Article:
01 Nov 2017 9:51 AM +00:00 UTC

Star Trek Discovery - S1E7: Magic To Make the Sanest Man Go Mad - Review: A Season's Best!

10 / 10

Star Trek Discovery - S1E7: Magic To Make the Sanest Man Go Mad - Review: A Season's Best!

Magic to Make the Sanest Man Go Mad – Everything was going swimmingly awkward at Burnham’s first party aboard the Discovery until they encounter a giant space whale and the ship blows up.... and that’s just the beginning of their problems when an old face makes a timely return.

A simple concept well-executed; bravo, Discovery this is your offering yet. This episode makes merry with the always fun concept of a time loop with a 30-minute period repeating itself indefinitely; but a few crucial tweaks on the conventional formula give it a fresh and entertaining feel. Firstly, the story is not told from the perspective of those aware of the loop. Think of the well-known cases like Groundhog Day,Edge of Tomorrow or more recently Happy Death Day. All those stories were all told from the viewpoint of a central protagonist aware that they are reluctantly repeating the loop. However, here we see everything from Burnham’s continually fresh perspective, retaining no memories in each loop. This allows the self-aware Staments to dip in-and-out of scenes whenever he needs to rather than making excuses for him to be everywhere at once. This sustains the feelings of confusion much further into the story and gives the fun sense of Staments regularly scrambling behind the scenes, trying to make things work out.

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Next, there’s the heavy loop-skipping. If you take all the aforementioned example films, they all begin with a slow build over their first couple loops showing the lead character journeying from disbelief to acceptance of their fate. Whereas here, that’s completely negated with a few carefully-placed dialogue lines and a little faith in audience intelligence to allow the concept of the loop to be easily conveyed with no easing-in required. In fact, the loop progression is quite rapid with an impression that dozens of loops take place in between every one we actually see. The episode also allows Staments to be unsuccessful without seeming incompetent. Rather than rising to the occasion, we see him clearly out of his depth and forced to seek forgetful help. Finally, there are all the little touches like Burnham’s opening narration about falling into the same routine or the loop commencing with Staying Alive playing at the party when must loops end with everyone dying. It’s a really well-written approach to such a classic troupe.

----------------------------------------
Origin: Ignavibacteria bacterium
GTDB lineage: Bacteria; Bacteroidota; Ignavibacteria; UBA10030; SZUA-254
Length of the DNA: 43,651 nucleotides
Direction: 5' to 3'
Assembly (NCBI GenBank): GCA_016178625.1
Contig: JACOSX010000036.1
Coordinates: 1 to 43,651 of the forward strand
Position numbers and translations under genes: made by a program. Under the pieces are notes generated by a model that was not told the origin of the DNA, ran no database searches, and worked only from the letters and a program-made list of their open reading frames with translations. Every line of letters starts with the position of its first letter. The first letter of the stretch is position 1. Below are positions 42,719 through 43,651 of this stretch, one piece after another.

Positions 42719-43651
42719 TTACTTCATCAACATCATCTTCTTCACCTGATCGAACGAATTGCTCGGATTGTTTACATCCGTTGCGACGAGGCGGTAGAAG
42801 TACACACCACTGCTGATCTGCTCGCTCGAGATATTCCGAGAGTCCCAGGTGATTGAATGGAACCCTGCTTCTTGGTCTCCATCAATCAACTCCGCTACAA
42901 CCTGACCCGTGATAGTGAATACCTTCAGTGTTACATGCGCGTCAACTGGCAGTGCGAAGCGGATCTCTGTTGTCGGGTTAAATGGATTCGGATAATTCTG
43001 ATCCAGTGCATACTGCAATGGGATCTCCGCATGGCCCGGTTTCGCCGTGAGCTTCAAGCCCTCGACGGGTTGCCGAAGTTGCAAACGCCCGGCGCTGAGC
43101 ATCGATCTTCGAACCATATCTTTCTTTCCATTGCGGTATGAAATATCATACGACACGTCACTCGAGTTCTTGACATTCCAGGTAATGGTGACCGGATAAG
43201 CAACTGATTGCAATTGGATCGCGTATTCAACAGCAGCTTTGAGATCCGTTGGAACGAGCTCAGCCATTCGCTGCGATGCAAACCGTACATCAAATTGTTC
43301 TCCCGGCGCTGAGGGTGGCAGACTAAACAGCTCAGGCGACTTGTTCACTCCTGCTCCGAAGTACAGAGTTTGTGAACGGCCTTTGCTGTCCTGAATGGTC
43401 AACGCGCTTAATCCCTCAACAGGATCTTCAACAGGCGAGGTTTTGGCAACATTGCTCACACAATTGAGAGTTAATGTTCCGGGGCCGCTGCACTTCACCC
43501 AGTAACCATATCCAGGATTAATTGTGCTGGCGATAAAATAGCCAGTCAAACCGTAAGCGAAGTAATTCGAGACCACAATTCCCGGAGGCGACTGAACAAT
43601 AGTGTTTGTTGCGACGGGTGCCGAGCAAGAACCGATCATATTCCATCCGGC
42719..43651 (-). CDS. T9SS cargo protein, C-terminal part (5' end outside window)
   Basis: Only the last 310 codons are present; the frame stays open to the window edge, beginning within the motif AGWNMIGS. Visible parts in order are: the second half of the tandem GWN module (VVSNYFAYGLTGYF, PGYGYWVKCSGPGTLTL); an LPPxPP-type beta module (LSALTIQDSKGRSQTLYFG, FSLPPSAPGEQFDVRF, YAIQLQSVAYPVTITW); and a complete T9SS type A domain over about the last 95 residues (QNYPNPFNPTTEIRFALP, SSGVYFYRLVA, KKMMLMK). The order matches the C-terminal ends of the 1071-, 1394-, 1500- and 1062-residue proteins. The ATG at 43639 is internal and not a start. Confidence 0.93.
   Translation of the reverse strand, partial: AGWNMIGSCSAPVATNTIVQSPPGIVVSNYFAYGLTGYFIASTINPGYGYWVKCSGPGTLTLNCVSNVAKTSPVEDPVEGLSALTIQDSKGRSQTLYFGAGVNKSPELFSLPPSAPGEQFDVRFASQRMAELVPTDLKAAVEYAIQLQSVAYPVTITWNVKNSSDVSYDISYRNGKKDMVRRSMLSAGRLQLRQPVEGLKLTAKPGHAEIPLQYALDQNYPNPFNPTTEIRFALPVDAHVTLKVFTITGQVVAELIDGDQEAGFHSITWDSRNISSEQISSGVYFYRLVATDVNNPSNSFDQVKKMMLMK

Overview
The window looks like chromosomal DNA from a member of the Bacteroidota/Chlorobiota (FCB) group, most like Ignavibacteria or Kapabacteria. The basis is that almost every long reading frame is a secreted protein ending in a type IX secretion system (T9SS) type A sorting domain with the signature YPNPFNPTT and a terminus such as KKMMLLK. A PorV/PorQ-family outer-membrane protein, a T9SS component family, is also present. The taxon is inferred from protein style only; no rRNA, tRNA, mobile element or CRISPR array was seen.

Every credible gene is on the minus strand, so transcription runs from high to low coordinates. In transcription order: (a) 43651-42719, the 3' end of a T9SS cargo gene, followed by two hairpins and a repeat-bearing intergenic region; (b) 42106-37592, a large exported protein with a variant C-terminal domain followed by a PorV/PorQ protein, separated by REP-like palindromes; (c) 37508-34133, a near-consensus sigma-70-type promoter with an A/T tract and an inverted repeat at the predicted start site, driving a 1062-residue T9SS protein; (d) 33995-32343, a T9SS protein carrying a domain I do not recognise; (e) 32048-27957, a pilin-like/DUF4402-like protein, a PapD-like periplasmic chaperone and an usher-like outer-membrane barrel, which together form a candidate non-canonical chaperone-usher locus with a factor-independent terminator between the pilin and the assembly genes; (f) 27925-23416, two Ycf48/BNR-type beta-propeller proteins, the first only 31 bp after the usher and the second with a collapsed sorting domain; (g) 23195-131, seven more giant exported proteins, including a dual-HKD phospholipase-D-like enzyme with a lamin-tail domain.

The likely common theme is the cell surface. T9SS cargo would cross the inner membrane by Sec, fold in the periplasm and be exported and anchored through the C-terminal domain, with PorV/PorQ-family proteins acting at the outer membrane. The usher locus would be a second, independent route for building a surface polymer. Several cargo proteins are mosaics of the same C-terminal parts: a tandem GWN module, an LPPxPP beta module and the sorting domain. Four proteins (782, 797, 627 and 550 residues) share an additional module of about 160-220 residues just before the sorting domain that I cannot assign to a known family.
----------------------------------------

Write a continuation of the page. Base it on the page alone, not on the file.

Then there is the returning antagonist of Harry Mudd (if you missed him in episode 5, he’s an older re-imagining of an original Trek series character). We knew he’d be coming back for his revenge but merely 2 episodes later is a lot sooner than expected. Still's the ideal choice as he reveals in gaining the upper hand over the ship or continually finding new ways to kill Captain Lorca (cue a hilarious montage). His tendency towards humour and mockery almost makes this feel like a TNG Q episode as he meddles in their goings on, or a Supernatural Trickster episode. His motivations are well established and reasonable in making this venture equal parts business and revenge by looking to sell Discovery’s secrets to the Klingons. Mudd’s presence directs the story away from a more conflict-based resolution as he attempts to shoot him prove Borg level futile, leaving only one option. To win, they must out-trick the trickster, and this is accomplished in satisfying ways.

I also really like the way the time loop concept circles back to Burnham’s initial difficulties with social interactions and trying to become accepted as crew member than an infamous prisoner. It’s always a nice touch when a seemingly insignificant moment, like being able to make small talk at a party, becomes that crucial difference maker. Staments is also a lot of fun as he tries to help Burnham with this. I haven’t been completely sold on his more spaced-out mindset since indulging in alien gene-splicing but here his lightening up works very well within the context of the episode. Tilly is also on great comedic form as she gets her party girl on.

Episodes like these are what I really love about Star Trek in the way they can be both serious science fiction and a daft fun at the same time for really entertaining results. It’s not something the show can do every week but when it does, it’s so skilfully executed like this episode: the results are worth repeating.